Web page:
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EDITOR’S TAKE: Early retirement is not sad; it may be pointless

Today’s lengthy Treasury Committee Report on bonuses (more on which will be coming soon), contains an interesting statement from Mervyn King, who aged 61 is still working very hard as the Governor of the Bank of England.

Having spoken to various bankers, King makes the following observation –

One of the things I found somewhat distressing about the lives of many people who worked in the City was that so many of them thought that the purpose of a bonus and compensation was to give them a chance to leave the City, to do something they really wanted to do, having built up enough money to give them the financial independence to do it. I think that is rather sad.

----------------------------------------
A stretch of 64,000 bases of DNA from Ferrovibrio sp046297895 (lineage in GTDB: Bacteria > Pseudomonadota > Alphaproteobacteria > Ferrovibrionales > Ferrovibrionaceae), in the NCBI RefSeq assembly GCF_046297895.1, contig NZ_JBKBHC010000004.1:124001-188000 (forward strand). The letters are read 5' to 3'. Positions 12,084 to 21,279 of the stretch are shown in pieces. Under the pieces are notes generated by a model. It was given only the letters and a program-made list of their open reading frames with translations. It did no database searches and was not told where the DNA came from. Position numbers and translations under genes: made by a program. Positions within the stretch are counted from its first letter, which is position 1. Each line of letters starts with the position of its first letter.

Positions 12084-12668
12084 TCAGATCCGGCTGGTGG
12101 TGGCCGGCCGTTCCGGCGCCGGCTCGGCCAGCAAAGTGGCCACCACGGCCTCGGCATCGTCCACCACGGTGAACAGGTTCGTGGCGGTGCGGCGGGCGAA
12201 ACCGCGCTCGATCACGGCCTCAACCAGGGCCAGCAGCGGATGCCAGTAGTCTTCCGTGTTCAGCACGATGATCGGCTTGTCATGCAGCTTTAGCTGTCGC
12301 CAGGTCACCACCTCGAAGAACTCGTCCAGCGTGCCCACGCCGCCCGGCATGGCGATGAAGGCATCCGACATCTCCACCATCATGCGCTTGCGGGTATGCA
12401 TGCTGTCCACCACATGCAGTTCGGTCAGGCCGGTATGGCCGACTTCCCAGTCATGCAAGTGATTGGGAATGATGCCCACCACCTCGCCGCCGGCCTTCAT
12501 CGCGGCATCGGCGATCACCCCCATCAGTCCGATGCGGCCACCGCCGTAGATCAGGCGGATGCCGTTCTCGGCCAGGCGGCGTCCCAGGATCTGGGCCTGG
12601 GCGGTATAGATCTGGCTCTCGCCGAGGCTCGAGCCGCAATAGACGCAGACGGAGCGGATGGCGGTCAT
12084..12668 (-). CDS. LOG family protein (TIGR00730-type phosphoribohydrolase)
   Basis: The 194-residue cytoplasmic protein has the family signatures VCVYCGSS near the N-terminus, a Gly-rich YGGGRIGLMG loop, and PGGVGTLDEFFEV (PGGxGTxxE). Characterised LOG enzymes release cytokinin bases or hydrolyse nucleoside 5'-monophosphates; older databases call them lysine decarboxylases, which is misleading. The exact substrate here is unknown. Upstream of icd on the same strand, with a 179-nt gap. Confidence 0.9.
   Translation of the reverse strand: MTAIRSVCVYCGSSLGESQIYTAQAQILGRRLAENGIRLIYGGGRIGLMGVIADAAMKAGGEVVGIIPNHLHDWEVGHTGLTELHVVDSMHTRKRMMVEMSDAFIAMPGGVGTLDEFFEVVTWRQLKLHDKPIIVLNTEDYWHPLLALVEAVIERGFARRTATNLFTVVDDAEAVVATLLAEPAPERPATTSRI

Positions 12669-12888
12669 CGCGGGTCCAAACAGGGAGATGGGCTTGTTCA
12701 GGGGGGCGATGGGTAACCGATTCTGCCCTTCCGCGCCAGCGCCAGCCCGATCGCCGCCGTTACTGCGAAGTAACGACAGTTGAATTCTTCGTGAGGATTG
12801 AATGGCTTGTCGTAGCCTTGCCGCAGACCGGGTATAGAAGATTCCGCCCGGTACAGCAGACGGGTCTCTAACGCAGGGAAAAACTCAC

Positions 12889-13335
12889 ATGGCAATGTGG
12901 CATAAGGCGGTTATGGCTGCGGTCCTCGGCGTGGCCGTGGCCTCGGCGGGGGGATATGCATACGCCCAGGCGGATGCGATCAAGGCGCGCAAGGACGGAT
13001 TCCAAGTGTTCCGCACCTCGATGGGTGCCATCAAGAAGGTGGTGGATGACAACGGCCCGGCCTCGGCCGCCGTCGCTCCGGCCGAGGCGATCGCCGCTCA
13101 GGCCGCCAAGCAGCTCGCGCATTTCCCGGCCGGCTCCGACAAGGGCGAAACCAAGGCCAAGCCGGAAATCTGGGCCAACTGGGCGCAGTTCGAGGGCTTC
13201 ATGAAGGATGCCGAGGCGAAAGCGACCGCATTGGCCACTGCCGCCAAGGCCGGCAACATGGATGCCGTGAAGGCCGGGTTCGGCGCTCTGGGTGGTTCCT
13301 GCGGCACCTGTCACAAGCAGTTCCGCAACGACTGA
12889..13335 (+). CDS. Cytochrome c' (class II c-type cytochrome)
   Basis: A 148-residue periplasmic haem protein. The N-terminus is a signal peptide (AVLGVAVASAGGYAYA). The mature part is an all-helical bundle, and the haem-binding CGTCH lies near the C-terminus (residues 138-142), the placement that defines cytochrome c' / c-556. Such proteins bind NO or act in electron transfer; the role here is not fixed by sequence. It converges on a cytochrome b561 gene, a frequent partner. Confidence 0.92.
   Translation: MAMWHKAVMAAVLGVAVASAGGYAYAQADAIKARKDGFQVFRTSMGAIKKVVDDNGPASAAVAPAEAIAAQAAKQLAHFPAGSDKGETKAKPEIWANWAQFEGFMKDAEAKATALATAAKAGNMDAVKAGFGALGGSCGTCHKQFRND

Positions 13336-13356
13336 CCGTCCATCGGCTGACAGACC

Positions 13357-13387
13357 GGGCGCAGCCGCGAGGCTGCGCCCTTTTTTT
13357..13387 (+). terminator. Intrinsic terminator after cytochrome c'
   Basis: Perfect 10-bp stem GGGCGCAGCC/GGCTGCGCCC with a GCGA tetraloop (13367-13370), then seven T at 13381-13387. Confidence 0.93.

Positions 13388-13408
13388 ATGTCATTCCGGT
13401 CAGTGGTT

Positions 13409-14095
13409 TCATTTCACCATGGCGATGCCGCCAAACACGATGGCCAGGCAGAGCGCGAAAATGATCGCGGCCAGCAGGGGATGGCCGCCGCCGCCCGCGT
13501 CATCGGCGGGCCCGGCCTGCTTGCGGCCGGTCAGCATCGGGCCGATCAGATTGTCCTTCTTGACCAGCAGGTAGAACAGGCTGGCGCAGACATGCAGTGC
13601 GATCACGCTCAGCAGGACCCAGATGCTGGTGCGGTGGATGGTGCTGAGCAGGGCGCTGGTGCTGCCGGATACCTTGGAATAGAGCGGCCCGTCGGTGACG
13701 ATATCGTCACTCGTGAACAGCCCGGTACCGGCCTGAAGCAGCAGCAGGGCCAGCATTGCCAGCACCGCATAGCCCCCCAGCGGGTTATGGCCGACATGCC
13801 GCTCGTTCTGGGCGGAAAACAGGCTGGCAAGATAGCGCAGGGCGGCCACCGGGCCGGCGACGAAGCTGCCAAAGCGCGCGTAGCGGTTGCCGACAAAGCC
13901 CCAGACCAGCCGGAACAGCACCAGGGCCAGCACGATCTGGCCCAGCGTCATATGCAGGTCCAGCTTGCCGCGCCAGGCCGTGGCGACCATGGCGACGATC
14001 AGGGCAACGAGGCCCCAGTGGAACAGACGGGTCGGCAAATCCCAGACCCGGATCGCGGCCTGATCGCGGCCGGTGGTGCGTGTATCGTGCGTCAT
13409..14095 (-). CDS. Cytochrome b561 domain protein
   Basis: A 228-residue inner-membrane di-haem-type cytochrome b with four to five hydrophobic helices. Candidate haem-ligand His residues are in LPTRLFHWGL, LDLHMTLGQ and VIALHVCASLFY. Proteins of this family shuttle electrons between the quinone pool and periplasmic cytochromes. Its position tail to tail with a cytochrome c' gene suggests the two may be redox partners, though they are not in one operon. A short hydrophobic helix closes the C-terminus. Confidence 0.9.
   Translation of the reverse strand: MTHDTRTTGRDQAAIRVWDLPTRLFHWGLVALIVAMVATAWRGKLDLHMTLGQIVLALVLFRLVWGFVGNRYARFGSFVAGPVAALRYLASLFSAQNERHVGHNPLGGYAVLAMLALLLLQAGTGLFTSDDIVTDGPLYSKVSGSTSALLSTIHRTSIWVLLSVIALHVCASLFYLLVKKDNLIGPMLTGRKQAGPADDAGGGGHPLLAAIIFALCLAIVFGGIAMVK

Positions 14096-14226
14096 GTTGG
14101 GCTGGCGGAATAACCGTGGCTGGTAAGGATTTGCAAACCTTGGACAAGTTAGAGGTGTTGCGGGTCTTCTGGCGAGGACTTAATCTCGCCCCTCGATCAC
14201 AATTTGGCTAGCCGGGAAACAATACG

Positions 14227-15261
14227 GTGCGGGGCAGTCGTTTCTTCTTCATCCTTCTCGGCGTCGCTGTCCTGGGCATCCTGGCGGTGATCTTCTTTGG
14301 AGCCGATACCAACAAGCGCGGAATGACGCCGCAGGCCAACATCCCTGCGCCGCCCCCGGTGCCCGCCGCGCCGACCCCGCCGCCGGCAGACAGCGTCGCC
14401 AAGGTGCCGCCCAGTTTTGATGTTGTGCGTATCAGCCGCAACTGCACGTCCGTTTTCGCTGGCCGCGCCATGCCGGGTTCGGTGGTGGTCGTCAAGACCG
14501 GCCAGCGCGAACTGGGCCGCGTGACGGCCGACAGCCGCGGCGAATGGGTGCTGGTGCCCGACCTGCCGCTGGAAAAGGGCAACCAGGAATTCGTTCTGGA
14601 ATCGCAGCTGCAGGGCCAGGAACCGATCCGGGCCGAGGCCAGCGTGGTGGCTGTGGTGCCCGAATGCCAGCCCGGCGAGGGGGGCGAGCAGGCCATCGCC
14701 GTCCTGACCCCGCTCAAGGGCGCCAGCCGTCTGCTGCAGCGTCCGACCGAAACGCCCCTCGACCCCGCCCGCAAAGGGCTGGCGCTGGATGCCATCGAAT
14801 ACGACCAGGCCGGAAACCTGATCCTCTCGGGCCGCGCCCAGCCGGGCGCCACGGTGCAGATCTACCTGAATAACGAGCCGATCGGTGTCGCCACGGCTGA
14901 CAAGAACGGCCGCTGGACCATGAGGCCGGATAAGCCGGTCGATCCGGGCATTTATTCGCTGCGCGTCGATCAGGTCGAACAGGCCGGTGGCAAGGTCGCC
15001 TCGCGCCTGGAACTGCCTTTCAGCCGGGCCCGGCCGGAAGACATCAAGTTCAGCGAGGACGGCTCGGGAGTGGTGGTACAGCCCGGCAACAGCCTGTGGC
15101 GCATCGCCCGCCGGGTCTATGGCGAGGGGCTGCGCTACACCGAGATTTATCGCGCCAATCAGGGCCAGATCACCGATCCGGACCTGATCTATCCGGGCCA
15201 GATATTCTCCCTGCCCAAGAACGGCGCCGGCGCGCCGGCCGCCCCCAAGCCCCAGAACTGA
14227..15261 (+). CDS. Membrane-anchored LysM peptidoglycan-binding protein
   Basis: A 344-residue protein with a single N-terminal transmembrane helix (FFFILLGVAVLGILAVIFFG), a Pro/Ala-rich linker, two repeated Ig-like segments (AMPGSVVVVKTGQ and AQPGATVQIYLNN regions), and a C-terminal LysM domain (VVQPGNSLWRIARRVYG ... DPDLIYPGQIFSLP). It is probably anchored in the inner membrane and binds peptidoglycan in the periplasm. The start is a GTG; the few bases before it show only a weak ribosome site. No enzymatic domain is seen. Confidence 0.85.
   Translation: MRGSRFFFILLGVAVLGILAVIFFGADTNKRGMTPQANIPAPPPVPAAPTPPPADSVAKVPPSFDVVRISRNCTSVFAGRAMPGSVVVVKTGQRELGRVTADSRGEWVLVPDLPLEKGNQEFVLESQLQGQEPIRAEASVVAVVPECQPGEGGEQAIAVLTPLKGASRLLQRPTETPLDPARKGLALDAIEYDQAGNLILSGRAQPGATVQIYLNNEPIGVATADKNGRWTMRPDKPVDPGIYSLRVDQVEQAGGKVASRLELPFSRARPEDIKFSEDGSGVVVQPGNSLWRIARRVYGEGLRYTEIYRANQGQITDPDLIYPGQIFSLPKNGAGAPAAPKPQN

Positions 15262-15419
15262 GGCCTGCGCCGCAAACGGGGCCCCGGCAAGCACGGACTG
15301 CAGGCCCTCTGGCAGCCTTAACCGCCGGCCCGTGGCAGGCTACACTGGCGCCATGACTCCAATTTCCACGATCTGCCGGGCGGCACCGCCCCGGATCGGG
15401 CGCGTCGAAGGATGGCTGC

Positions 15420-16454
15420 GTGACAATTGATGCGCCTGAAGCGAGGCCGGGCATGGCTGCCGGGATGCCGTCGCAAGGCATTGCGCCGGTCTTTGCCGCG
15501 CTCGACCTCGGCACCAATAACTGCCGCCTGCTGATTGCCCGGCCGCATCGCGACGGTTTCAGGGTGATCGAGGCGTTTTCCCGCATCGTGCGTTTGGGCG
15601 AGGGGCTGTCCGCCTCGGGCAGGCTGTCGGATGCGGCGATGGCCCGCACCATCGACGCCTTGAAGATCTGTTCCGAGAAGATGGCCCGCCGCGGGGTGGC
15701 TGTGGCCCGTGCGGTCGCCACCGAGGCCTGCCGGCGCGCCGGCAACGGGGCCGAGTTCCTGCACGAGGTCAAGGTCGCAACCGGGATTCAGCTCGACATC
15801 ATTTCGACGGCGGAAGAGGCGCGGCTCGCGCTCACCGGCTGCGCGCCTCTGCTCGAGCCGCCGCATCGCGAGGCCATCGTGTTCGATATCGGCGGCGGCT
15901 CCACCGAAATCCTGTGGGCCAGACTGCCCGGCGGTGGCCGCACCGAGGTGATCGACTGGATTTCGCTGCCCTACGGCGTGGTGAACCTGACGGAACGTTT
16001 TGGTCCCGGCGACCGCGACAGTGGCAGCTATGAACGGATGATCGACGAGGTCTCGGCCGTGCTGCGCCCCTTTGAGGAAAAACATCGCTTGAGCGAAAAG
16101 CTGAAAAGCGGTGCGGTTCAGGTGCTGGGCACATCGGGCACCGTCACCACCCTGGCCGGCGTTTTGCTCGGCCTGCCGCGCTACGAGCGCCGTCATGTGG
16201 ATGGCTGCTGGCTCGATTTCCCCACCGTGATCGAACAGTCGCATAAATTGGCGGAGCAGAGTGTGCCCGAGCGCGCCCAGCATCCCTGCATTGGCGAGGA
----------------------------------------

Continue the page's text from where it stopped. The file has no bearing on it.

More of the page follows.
Is this really so sad though? King’s been at the Bank of England for 18 years and shows little sign of retiring. He’s therefore not the best person to empathise with the aim of working hard until your mid-40s in order to escape the shackles of a mortgages, school fees, and pension payments.

The bigger issue in pursuing a life of leisure may be that it’s not as appealing as it seems when you’re putting in 12 hour days. Last summer, Geraint Anderson, the former Dresdner researcher turned Cityboy complained that hanging out in London parks in the rain wasn’t very exciting after all.

If you aspire to retire young, Maslow’s hierarchy of needs may signpost your route to fulfillment. It is not to be found in Hyde Park.